Commentary Local

Elections and the power of social media

GE 14 socmed

TheMole
Written by TheMole

April 3, 2018

By Dave Avran

IN the 2008 US presidential election, social media was widely used. Obama was the first presidential candidate who utilised new media to not only reach voters but also to target new ones.

The effective use of social media also played a major role in Indonesia’s 2012 presidential elections and the 2016 Philippines presidential elections which saw Jokowi Widodo and Rodrigo Duterte win handsomely.

We saw the importance of a well thought-out social media strategy when Jakarta mayor Basuki Tjahaja Purnama’s (Ahok) use of social media via an emotionally charged video meant to sway voters backfired dramatically and he crashed and burned.

Likewise those rooting for Hillary against Trump in the 2016 US presidential elections ended up being very disappointed as they did not monitor sentiments on social media.

Back home in our beloved Tanahair, we will definitely see an impact from Facebook, Twitter and Whatsapp as these channels have the widest reach.

The Internet World Statistics 2017 report estimates that out of Malaysia’s 33 million people. 22 million are daily Facebook users.

So both fake and legit “information” from mainstream news, portals, blogs, videos, graphics and images can be swiftly disseminated via these channels and within seconds there will be responses from netizens.

In the 2013 elections the opposition had done well in using social media to further their cause with the advantage of being early adopters but now Umno and Barisan Nasional have not only caught up but are actually doing better on social media with a stronger online presence.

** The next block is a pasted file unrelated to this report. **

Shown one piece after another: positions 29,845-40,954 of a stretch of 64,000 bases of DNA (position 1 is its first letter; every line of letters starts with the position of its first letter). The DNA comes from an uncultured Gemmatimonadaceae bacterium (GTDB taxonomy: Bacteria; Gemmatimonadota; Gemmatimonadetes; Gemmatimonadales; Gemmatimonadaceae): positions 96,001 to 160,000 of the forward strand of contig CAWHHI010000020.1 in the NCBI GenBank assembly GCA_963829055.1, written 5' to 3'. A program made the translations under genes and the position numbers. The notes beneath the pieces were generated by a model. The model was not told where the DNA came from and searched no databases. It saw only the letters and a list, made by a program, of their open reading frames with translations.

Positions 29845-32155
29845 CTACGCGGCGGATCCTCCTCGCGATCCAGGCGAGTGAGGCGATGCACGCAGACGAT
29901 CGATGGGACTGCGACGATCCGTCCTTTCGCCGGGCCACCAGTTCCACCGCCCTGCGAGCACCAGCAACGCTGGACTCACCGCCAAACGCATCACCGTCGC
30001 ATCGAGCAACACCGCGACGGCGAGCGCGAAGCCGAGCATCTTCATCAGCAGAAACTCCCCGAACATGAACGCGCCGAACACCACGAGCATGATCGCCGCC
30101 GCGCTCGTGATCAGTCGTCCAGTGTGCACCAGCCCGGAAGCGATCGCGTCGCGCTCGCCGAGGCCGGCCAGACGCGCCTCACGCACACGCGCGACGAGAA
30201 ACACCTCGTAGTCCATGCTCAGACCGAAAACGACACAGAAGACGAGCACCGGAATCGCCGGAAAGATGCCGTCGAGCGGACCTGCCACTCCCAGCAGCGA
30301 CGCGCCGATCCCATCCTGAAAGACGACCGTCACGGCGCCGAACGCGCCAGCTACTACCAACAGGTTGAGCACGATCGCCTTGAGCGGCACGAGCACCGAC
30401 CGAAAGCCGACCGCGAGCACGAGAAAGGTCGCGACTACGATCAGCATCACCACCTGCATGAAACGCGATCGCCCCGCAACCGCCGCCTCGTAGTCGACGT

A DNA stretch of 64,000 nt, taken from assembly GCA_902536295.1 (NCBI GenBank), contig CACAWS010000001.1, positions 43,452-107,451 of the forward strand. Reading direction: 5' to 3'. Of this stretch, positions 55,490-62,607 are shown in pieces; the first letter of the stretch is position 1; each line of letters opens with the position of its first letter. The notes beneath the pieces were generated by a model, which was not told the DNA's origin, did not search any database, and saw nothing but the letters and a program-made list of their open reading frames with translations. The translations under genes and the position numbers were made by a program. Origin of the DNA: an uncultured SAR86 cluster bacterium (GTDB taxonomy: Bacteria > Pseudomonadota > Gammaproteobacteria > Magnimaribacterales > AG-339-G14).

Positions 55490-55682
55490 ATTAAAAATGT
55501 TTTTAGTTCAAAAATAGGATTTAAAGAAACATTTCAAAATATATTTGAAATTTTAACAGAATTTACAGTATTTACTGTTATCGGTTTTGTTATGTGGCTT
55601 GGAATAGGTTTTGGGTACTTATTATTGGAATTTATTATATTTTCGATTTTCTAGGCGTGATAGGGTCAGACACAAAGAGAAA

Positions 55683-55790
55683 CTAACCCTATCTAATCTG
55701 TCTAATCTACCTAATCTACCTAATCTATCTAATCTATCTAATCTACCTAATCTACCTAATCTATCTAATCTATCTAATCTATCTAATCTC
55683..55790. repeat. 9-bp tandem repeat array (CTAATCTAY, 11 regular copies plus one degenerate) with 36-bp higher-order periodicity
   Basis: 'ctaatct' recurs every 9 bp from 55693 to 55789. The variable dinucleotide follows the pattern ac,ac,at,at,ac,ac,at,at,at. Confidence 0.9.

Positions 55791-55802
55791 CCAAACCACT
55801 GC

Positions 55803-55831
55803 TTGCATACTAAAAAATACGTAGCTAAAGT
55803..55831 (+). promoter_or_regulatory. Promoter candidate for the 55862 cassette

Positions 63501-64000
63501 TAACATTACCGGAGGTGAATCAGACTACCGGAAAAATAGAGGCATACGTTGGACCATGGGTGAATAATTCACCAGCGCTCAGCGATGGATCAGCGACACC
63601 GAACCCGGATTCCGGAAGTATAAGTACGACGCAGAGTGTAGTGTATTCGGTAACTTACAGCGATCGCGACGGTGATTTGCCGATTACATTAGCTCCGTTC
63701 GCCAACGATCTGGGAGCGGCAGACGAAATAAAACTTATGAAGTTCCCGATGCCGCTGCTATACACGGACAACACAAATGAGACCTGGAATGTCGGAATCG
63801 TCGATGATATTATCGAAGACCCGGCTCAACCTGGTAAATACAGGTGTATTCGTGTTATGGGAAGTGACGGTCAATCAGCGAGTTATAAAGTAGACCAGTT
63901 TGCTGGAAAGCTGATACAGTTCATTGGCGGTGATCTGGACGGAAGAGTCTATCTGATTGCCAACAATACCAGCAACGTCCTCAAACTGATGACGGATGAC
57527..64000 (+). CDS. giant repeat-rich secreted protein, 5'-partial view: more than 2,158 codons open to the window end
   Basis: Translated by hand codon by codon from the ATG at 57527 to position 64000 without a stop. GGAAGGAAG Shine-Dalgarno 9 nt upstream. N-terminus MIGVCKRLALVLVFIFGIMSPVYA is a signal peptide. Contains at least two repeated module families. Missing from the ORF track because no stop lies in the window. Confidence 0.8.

It looks most likely that the opposition will mobilise its social media resources closer to the elections as they do not have the financial resources to maintain a sustained campaign.

Pandan MP Rafizi Ramli has been particularly active with his Invoke data analytics firm, collecting millions of ringgit with each public appeal.

Comparatively the social media content coming out of the opposition camp is not as fiery as it used to be, rehashing the same 1MDB, Jho Low, FELDA, GST, Toll and petrol price topics and not gaining as much traction compared to what is being put out by the Government.

Not surprisingly both BN and Pakatan Harapan are accusing each other of using hired trolls, fake social media accounts and other insidious means of manipulating social media trends.

The DAP maintains a “Red Bean Army” of cyber troopers to start fires online and Khairy Jamaluddin has admitted commissioning similar troops to “protect” BN.


Despite the current wildfire spread of fake news on online platforms, social media remains the main choice for political leaders to upload their political activities.

Politicians should be prepared to face the Fourth Industrial Revolution (4IR), with the use of Big Data Analytics, Internet of Things (IoT) and artificial intelligence (AI) in almost all aspects of everyday life.

Prime Minister Datuk Seri Najib Razak highlighted the state of our preparedness of 4IR, leading to the formulation of the Transformasi Nasional 2050 (TN50) vision, an initiative to transform Malaysia into a nation of calibre, with a new mindset. It is further aimed at preparing the younger generation as potential leaders for the future.

Leaders who are unaware of the advancements brought about by 4IR will be left behind while social media platforms are being widely used by others to drive their political agenda in the coming GE14.

Posters and buntings were the first choice in the 12th and 13th general elections, but now the smartphone has become the top weapon of choice.

The bottom line is that the online presence of a political leader and how he interacts with his constituents are now of paramount importance.

 

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TheMole

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